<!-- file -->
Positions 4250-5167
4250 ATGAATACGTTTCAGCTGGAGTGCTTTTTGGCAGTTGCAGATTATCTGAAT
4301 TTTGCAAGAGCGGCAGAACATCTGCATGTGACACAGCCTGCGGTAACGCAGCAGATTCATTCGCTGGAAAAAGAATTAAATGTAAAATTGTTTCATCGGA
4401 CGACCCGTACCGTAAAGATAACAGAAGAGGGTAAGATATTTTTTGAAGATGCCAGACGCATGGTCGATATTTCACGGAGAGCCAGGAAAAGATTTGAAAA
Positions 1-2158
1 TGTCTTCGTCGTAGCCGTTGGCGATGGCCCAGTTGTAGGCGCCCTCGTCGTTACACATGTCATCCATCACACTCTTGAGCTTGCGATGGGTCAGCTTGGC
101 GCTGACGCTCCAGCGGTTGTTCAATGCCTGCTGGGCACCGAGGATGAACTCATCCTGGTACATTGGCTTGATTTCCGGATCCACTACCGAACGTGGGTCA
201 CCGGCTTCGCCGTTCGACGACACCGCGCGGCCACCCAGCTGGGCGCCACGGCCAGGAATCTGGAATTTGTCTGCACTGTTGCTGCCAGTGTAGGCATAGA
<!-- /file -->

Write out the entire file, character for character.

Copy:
Positions 4250-5167
4250 ATGAATACGTTTCAGCTGGAGTGCTTTTTGGCAGTTGCAGATTATCTGAAT
4301 TTTGCAAGAGCGGCAGAACATCTGCATGTGACACAGCCTGCGGTAACGCAGCAGATTCATTCGCTGGAAAAAGAATTAAATGTAAAATTGTTTCATCGGA
4401 CGACCCGTACCGTAAAGATAACAGAAGAGGGTAAGATATTTTTTGAAGATGCCAGACGCATGGTCGATATTTCACGGAGAGCCAGGAAAAGATTTGAAAA
Positions 1-2158
1 TGTCTTCGTCGTAGCCGTTGGCGATGGCCCAGTTGTAGGCGCCCTCGTCGTTACACATGTCATCCATCACACTCTTGAGCTTGCGATGGGTCAGCTTGGC
101 GCTGACGCTCCAGCGGTTGTTCAATGCCTGCTGGGCACCGAGGATGAACTCATCCTGGTACATTGGCTTGATTTCCGGATCCACTACCGAACGTGGGTCA
201 CCGGCTTCGCCGTTCGACGACACCGCGCGGCCACCCAGCTGGGCGCCACGGCCAGGAATCTGGAATTTGTCTGCACTGTTGCTGCCAGTGTAGGCATAGA